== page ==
An important factor in the Court’s decision is that thePAs are not “full-fledged public employees.” Under Illinois law, the homecare recipients (designated “customers”) and the State both play some role in the employment relationship with the PAs. Customers control most aspects of the employment relationship, including the hiring, firing, training, supervising, and disciplining of PAs; they also define the PAs duties by proposing a “Service Plan.” Other than compensating PAs, the State’s involvement in employment matters is minimal. The State’s employer status was created by execu¬tive order, and later codified by the legislature, solely to permit PAs to join a labor union and engage in collective bargaining under Illinois’ Public Labor Relations Act (PLRA). The Illinois legislature emphasized that PAs are not state employees for any other purpose, “including but not limited to, purposes of vicarious liability in tort and purposes of statutory retirement or health insurance benefits.” Pursuant to this scheme, the SEIU was designated the exclusive union representative for PAs in the State’s Medicaid Rehabilitation Program. The SEIU then entered into collective-bargaining agreements with the State that contained an agency-fee provision.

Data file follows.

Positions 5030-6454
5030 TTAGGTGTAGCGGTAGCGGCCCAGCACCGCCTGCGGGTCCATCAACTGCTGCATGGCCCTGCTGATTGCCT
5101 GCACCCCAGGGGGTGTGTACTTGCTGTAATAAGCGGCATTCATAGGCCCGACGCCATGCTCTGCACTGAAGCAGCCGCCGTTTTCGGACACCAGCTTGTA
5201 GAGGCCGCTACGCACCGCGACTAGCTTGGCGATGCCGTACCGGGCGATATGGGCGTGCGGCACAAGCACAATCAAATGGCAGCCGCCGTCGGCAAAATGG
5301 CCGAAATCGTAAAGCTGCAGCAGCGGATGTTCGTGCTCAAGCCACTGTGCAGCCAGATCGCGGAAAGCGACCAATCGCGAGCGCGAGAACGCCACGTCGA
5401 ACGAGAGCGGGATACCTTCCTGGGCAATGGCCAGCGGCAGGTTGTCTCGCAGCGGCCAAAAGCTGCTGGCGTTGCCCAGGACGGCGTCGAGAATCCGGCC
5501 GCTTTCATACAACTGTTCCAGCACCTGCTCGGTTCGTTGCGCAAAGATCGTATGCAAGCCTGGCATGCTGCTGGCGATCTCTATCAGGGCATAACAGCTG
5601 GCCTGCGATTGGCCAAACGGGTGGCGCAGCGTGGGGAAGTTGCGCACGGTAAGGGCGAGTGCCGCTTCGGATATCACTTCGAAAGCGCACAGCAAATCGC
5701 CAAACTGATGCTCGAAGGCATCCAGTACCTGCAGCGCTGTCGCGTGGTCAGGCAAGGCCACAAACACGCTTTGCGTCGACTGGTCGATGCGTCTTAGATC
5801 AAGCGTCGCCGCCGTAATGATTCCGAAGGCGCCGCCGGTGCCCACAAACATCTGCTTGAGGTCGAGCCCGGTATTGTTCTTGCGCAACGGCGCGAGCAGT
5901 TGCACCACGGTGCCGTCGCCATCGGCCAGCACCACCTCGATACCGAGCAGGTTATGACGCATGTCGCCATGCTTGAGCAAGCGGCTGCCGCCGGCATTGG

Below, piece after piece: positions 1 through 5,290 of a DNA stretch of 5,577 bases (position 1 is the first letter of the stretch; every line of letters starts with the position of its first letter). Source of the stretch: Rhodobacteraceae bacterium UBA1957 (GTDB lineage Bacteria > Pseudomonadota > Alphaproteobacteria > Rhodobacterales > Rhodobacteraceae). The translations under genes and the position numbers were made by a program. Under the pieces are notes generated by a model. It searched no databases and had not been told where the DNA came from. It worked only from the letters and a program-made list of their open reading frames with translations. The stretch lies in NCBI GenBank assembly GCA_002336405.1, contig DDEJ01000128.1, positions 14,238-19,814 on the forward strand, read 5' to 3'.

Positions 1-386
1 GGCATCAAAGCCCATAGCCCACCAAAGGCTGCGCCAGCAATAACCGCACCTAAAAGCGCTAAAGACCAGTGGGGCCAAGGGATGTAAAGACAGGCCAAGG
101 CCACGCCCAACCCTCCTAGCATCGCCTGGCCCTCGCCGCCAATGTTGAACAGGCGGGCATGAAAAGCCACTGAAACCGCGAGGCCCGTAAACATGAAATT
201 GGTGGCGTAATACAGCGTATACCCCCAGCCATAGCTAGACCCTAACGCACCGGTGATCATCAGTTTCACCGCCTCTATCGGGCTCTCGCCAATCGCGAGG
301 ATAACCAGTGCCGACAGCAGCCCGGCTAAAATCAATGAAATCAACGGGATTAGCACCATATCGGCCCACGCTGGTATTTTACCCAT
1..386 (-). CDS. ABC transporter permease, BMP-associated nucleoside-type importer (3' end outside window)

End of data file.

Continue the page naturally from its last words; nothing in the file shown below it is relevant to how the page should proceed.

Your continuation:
In basing its ruling on the employment status of the PAs, the Court did not overrule—though it discussed the limitations of—existing precedent (Abood v. Detroit Board of Education, 431 U.S. 209 (1977)) that permits public sector employers and labor unions in states where public sector collective bargaining is permitted to enter into collective bargaining agreements that require public employees covered by the agreements to pay the union an agency fee, even if they do not wish to join or support the union. The Court left this precedent in place by distinguishing between the status of the PAs in this case and full-fledged public employees. Some commentators feared that the Court might overrule Abood and outlaw this practice altogether, which it was feared would be a near fatal blow to public sector labor unions. Consequently, it appears that the Court’s opinion may be limited to the PAs in this case, or perhaps to home health workers and other similarly situated employees in other states that have a system like Illinois’. The practice of requiring payment of agency fees to labor unions by public sector employees they represent appears to have survived.